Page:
He signed a one-year contract with the team in 2016 for $9.625 million. Ross was named the opening day starter for the 2016 season, but his season was cut short in the very first game of the season. He missed the remainder of the season with a shoulder injury and underwent surgery to relieve the symptoms of thoracic outlet syndrome in October, with the surgeon removing one of his ribs in the process. The Padres non-tendered him after the season, and he became a free agent.
Ross signed a one-year contract with the Texas Rangers on January 19, 2017, for $6 million. He made his debut with the team on June 16, earning the victory in a 10-4 win over the Seattle Mariners. On July 24, Ross was placed on the 10-day disabled list due to a blister on his right index finger. Ross was wildly inconsistent in his short stint with the Rangers, giving up 37 walks against 36 strikeouts in 49 innings. He was 3-3 in 12 appearances (10 starts) with a 7.71 ERA. He was released on September 12, 2017.
On December 29, 2017, Ross signed a minor league contract to return to the Padres. Ross earned the fifth spot in the Padres rotation and was called up on April 3, 2018, to make his first start against the Colorado Rockies. On April 20, Ross and reliever Brad Hand combined for a one-hitter against the Arizona Diamondbacks. Ross pitched 7.2 innings and allowed the Diamondbacks' only hit, a double by Christian Walker in the eighth inning. The Padres won the game 4-1. With the Padres in 2018, in 22 starts he was 6-9 with a 4.45 ERA in 123 ⁄3 innings.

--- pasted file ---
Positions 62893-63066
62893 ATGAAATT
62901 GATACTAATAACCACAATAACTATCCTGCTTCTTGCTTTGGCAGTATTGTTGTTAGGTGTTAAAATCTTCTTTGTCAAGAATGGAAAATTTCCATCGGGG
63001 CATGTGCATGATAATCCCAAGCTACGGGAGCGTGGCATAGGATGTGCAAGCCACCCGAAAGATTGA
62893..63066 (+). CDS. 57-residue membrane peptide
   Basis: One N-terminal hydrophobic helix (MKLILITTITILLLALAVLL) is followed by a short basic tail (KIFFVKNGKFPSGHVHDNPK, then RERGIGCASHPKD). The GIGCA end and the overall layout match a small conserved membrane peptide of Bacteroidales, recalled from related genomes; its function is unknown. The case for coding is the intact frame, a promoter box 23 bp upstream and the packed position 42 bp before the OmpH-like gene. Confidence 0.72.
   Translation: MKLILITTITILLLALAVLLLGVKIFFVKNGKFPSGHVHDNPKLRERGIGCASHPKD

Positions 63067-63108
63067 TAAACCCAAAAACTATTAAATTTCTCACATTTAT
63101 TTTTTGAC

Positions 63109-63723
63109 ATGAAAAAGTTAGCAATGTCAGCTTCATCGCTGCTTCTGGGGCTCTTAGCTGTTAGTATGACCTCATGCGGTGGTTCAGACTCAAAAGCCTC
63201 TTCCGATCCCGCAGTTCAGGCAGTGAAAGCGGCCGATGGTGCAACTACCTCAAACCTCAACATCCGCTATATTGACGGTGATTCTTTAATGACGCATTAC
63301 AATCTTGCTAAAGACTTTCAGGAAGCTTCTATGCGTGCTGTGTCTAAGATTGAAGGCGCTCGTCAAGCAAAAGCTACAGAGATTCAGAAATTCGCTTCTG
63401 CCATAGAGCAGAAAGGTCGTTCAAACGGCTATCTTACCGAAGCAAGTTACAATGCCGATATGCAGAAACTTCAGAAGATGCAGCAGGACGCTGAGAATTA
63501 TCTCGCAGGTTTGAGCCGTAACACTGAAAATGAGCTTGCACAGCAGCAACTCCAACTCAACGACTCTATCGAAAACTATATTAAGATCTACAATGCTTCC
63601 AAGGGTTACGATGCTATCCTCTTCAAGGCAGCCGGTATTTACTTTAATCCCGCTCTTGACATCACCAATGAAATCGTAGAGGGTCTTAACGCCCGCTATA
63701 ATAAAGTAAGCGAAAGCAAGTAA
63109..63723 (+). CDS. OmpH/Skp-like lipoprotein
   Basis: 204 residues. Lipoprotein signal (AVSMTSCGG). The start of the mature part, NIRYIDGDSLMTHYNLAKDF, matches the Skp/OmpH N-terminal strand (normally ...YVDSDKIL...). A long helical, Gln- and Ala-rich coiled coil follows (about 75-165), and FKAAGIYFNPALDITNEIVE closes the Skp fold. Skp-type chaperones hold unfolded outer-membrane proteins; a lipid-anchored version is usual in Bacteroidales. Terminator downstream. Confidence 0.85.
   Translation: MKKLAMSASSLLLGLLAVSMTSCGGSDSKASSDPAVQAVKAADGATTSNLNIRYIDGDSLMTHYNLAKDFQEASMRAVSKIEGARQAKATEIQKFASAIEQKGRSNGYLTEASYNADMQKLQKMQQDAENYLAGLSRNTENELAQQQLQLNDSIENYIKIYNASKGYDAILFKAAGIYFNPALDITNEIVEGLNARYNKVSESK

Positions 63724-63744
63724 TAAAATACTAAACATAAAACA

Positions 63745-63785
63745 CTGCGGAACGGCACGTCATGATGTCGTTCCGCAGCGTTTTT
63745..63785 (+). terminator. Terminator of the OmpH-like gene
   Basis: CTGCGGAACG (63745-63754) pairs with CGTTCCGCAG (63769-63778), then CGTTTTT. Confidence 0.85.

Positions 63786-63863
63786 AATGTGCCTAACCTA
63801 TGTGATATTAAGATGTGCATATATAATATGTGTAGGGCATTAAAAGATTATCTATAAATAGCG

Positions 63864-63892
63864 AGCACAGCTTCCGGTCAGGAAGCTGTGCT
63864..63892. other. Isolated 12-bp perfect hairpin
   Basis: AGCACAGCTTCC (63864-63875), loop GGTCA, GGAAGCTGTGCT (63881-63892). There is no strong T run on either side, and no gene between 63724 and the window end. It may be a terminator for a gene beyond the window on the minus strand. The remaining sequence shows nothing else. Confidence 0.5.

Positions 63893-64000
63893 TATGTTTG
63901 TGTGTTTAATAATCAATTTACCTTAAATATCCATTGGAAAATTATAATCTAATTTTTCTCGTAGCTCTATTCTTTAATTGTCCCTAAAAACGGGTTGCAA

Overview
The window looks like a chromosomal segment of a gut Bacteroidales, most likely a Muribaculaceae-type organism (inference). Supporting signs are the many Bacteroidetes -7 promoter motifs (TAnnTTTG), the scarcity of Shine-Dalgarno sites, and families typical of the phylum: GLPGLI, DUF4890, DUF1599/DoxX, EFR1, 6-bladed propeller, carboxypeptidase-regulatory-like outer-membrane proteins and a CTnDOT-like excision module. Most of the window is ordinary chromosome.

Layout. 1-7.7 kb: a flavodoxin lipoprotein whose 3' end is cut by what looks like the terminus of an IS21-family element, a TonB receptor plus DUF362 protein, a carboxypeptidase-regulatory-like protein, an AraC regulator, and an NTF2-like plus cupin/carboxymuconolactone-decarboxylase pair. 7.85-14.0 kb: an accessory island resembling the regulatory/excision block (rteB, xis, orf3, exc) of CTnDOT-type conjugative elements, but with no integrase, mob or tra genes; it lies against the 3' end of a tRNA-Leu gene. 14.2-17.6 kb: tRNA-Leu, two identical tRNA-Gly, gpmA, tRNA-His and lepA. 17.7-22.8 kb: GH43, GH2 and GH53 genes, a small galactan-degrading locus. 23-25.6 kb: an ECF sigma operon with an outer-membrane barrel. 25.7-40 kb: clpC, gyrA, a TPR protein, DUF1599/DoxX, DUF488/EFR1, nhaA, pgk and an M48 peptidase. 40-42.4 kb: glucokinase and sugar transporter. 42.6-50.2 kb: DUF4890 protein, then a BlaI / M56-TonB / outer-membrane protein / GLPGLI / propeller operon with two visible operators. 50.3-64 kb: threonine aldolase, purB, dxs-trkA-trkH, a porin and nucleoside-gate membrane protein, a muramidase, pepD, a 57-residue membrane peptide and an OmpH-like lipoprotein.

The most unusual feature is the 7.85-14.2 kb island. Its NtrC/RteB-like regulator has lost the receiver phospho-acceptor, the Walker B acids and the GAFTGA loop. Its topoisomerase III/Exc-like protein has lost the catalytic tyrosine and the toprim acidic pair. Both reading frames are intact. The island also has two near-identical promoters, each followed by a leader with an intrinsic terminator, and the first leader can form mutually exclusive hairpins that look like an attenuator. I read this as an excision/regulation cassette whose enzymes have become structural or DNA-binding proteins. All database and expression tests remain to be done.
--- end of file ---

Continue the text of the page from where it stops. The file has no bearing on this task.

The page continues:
The St. Louis Cardinals claimed Ross off of waivers on August 5, 2018. For St. Louis, he appeared in nine games (one start), compiling a 2-0 record with a 2.73 ERA in 26 ⁄3 innings.
On December 10, 2018, Ross signed a one-year $5.75 million contract with the Detroit Tigers. He won his first game as a Tiger in a 3–1 decision on April 7, 2019, against the Kansas City Royals, which was also the first game he ever pitched at Comerica Park. He was placed on the disabled list on May 12 due to ulnar nerve neuritis in his right elbow. He did not pitch after the injury, appearing in only 7 starts and finishing 2019 with a 1-5 record and a 6.11 ERA in 35 ⁄3 innings.
On January 13, 2020, Ross signed a minor league contract with the San Francisco Giants with an invitation to spring training. Ross was released by the Giants organization on June 26, 2020. On July 2, Ross announced he would not participate in the 2020 season, the same decision his younger brother Joe Ross made.
Currently, Tyson Ross is 35 years, 9 months and 11 days old. Tyson Ross will celebrate 36th birthday on a Saturday 22nd of April 2023.
Find out about Tyson Ross birthday activities in timeline view here.